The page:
In June of 1996, I was interning on Capitol Hill for Nebraskan Congressman Jon Christensen. After the first round of the presidential elections in Russia, Boris Yeltsin led by only a 3 percent margin over the Communist leader Gennadiy Zyuganov. The second round was set for July 3.

Many experts feared that the Communists would win the elections in Russia. The debate quickly unfolded in Washington with the main question directed at President Bill Clinton by the members of the Republican-dominated 104th Congress: “If the Communists win, who will be responsible for losing Russia?” By “losing,” the critics of Clinton meant Russia would go back to Communist rule and becoming again a foe of the United States.

Today I believe the questions before us are no less dramatic: How did we, Americans and Russians, manage to lose each other as long term allies and partners? What is next: continued isolation or some kind of rapprochement?

The daily negative news on relations between the two countries is plentiful and detailed. And often it dislodges the importance of rethinking the long term common agenda between the U.S. and Russia.

At the moment, politicians on both sides of the Atlantic are too enthusiastically engaged in playing the short-term zero sum game discarding the critical importance of solving acute long term problems.

I am a proponent of the realpolitik approach that proved credible during several international crises in the 20th century.

The non-zero-sum game and its positive value, especially in trade relations, have been promoted by such economists as Adam Smith, David Ricardo, Eli Heckscher, Paul Samuelson and others. In politics, Secretary of State Henry Kissinger’s strategy during the Nixon’s administration with regards to the USSR and China — known as “bilateral trade accord” and “shuttle diplomacy,” respectively — are good examples of the non-zero-sum game reaching concrete results.

I later witnessed Kissinger argue in front of Congress for the conditional extension of the “most favored nation” status to China in 1997, when I was an intern for Sen. Chuck Hagel. Kissinger’s arguments were straightforward: “To change the human rights record in China, first, we need to engage with the Chinese, to find common ground, to agree to disagree and to move on the projects of common interest and applicability to both.”

Today, I think that the decision-makers in Russia and the U.S. need just this exactly: to “agree to disagree,” compromise and find a common agenda to move on. In this regard a recent joint statement by Presidents Vladimir Putin and Donald Trump on the Syrian crisis at the Asia-Pacific Economic Cooperation meeting in Vietnam is an important step forward.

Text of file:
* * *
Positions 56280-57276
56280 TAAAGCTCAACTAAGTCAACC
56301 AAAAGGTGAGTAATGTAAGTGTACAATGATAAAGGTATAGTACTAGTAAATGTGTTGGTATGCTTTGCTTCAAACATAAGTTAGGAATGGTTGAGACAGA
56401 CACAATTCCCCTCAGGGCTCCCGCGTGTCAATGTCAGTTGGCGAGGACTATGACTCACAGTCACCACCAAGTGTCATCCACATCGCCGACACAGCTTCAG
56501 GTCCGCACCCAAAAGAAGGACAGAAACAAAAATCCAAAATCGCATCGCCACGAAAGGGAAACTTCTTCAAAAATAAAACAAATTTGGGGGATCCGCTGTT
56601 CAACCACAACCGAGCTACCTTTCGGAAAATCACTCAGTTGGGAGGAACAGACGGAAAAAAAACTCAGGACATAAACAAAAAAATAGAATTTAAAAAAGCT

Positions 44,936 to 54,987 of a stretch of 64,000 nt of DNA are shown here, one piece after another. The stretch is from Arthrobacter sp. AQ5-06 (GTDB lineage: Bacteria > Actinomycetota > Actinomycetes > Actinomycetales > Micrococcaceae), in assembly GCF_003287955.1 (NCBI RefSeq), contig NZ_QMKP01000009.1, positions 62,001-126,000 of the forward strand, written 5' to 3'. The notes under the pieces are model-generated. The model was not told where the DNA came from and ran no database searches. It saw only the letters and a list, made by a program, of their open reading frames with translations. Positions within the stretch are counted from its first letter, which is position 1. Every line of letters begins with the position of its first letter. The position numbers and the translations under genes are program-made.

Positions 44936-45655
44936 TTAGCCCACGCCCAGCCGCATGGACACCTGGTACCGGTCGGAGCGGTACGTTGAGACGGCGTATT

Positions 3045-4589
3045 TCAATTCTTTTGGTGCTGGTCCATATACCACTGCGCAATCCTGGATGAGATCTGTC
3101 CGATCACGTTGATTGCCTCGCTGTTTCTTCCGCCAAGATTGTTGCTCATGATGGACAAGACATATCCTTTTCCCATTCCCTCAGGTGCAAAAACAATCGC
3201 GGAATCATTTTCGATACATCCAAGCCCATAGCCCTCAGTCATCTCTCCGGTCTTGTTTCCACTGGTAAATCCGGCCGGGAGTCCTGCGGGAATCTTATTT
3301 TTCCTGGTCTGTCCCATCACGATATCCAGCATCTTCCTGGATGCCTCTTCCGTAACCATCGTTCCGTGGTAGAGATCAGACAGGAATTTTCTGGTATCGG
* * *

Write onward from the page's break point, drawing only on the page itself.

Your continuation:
The North Korean crisis, the war in Syria, the continued instability in Libya, acts of terrorism abroad and at home. All these problems are geopolitical in nature and they should form the basis for the revived realpolitik approach between Russia and the U.S.

We are also facing a serious issue of questioning sovereignty of existing states. Catalonia is a good example. Kurdistan is another. Conflict between territorial integrity, the people’s right to independence and sovereignty will continue to be a dividing issue for the foreseeable future.

Thomas Friedman called the world flat a long time ago. The rapid development of technology, the speed of information exchange, the instant influence of events in one country on the situation in others are of paramount proportions. And these processes will only become faster.

To summarize my position: First, both Russia and the U.S. have multiple issues to cope with at home and on the global stage.

Second, every country has national interests and its own agenda. And these should be always respected.

Third, when differences are evident, issues should be carefully chosen for discussion. They should be of equal importance for Russia and the U.S., and they should unite both sides rather than divide.

Fourth, common issues where interests converge should not be packaged with sticky topics that divide. Problems should also be discussed but in a separate setting without bundling them with issues where success may be reached via compromise.

And fifth, if we fail to engage each other in the nearest future, the world will definitely become a less safe place for everyone to live in, with terror, violence and instability gaining ground over life, reason and pursuit of happiness.

I am a Russian, a citizen of the great country where I live with my family. And knowing the Russians and the American people I can clearly state: We are not adversaries, we have more in common than apart, and we are more alike rather than dissimilar.

We must sometimes remind politicians of these similarities and to build on them in order to untangle the critical problems while there is still time.

Oleg Kalinskiy is a professor of economics at the Moscow National Technological University for Steel & Alloys. This column is based on his lecture on the future of the Russia–U.S. relations given by him on November 6, 2017, as part of the MacMillan Center Russian Studies Program. Contact him at .